You may not realize it if you're not Jewish, but Hanukkah is every warm-blooded American's dream: a stretch of eight days when you're expected to eat greasy food.
Before we focus on the noshing, a one-sentence history lesson: Hanukkah commemorates a military victory by Jews over their Syrian-Greek oppressors back in 165 B.C., along with the legend that a temple they were rededicating managed to stay lit for eight days on one day's worth of oil.
Oil. Lamp oil, cooking oil -- what's the difference? Somewhere along the way, someone decided that the miracle of the light in the temple meant Hanukkah should be a time for frying.
And it was good.
Enter the potato pancake -- or latke, as my family has always and exclusively called it. (You'll usually hear it pronounced LAHT-kah, although my family raised me to say LUT-kee -- apparently it's a New England thing.)
I know, some smart-ass will want to point out that latkes aren't even traditional Hanukkah cuisine in Israel, where they gorge on some kind of jelly doughnut each year when the holiday rolls around. That the potato pancake is as much Eastern European as it is Jewish. I don't care. I wouldn't care if the savory treats had been invented by Ore-Ida to lure Jewish consumers around the holidays. I want my latkes.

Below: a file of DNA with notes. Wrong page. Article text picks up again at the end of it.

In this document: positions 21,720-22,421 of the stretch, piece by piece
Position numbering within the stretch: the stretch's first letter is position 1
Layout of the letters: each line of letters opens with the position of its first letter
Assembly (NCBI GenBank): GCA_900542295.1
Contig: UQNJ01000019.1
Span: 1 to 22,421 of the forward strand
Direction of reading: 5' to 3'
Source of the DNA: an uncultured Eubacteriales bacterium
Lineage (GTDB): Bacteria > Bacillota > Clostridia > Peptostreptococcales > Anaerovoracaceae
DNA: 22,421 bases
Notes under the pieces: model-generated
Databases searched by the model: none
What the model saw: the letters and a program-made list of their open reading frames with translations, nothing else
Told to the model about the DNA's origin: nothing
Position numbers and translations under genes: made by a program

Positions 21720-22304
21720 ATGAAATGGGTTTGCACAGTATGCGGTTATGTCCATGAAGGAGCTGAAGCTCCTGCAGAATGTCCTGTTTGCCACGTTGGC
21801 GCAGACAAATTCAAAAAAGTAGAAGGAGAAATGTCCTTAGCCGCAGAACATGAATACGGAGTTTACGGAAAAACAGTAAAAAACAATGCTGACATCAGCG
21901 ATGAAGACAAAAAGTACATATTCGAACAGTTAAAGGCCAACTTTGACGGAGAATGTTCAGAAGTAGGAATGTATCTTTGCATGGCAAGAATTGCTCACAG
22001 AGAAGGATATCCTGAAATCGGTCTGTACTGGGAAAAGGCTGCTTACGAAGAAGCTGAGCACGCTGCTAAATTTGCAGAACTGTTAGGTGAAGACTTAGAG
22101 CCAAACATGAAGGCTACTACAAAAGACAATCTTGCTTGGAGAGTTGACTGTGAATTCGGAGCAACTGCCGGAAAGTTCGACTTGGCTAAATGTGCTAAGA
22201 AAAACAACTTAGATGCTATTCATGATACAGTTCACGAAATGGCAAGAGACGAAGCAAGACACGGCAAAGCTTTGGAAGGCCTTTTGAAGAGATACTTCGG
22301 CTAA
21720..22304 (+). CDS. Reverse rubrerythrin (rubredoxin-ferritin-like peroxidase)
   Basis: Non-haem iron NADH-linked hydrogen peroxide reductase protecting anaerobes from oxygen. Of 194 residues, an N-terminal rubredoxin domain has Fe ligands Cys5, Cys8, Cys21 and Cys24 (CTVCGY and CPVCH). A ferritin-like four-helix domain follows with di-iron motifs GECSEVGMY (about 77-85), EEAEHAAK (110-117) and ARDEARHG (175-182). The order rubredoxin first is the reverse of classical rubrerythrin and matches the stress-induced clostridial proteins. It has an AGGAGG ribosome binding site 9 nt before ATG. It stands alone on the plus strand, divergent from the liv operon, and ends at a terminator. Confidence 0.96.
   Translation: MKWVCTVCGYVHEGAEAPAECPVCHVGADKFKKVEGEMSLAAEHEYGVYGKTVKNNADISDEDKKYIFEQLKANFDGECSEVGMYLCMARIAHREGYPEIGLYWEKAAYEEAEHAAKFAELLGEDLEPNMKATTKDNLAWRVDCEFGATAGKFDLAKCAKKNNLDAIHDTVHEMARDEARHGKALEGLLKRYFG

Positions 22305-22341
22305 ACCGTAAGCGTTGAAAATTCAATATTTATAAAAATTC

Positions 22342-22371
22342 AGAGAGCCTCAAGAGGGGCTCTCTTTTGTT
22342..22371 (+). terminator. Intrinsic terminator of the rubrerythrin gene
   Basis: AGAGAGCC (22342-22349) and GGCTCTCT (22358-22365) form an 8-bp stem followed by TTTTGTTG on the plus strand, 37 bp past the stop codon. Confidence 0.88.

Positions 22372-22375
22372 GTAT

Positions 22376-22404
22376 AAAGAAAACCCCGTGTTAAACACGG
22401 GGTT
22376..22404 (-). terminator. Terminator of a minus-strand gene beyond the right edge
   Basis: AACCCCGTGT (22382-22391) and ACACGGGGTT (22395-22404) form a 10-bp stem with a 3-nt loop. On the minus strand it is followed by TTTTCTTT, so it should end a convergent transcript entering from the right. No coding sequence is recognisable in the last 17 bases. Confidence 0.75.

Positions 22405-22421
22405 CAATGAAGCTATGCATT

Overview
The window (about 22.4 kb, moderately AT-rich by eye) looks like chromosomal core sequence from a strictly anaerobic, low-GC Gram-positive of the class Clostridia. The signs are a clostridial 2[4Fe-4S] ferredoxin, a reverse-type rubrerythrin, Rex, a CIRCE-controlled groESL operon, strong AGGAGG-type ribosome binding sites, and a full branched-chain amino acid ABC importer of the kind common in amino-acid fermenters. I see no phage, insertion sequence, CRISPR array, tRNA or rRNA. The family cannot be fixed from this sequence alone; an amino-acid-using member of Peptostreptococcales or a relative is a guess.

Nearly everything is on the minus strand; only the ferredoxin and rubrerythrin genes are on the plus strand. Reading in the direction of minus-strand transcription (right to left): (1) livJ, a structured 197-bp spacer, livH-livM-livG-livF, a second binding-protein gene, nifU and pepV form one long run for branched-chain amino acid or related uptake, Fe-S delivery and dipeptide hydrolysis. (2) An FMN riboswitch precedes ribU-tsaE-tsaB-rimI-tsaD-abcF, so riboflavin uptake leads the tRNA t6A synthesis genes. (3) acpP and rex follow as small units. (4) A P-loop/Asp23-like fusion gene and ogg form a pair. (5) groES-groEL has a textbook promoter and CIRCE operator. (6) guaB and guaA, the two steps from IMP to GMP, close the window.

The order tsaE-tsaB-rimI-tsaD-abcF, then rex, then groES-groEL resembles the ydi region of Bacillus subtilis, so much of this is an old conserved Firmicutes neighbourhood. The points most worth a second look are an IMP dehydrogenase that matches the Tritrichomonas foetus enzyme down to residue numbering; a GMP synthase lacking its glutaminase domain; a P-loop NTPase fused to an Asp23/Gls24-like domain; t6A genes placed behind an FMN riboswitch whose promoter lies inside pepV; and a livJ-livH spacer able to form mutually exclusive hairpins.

Specifically, I want my grandpa's latkes.
Born in Boston in 1912 to Lithuanian Jewish immigrants, Simon Kaplan never became a master chef, but he knew how to take the world's blandest vegetable and work a Hanukkah miracle.
Starting when I was old enough to eat solid food, I ate Grandpa's latkes every year -- ate as many as I could get my greedy little hands on. Somewhere along the way, I started helping out in the kitchen, savoring the sizzle I created when I pressed down a pancake with my spatula. Tssssssssss. The soundtrack to a growling stomach.
Grandpa was a man who believed in family traditions -- not so much the mechanical rites that go along with religious observance, but the little things that make life so enjoyable that they must be repeated. As for so many other things, we loved him for this, and after he died when I was 17 we made sure his latkes would outlive him.
My brother Andy -- the unofficial keeper of the recipe, mostly because I keep forgetting to write it down -- continued making Grandpa's recipe during the Hanukkah season. Some years I made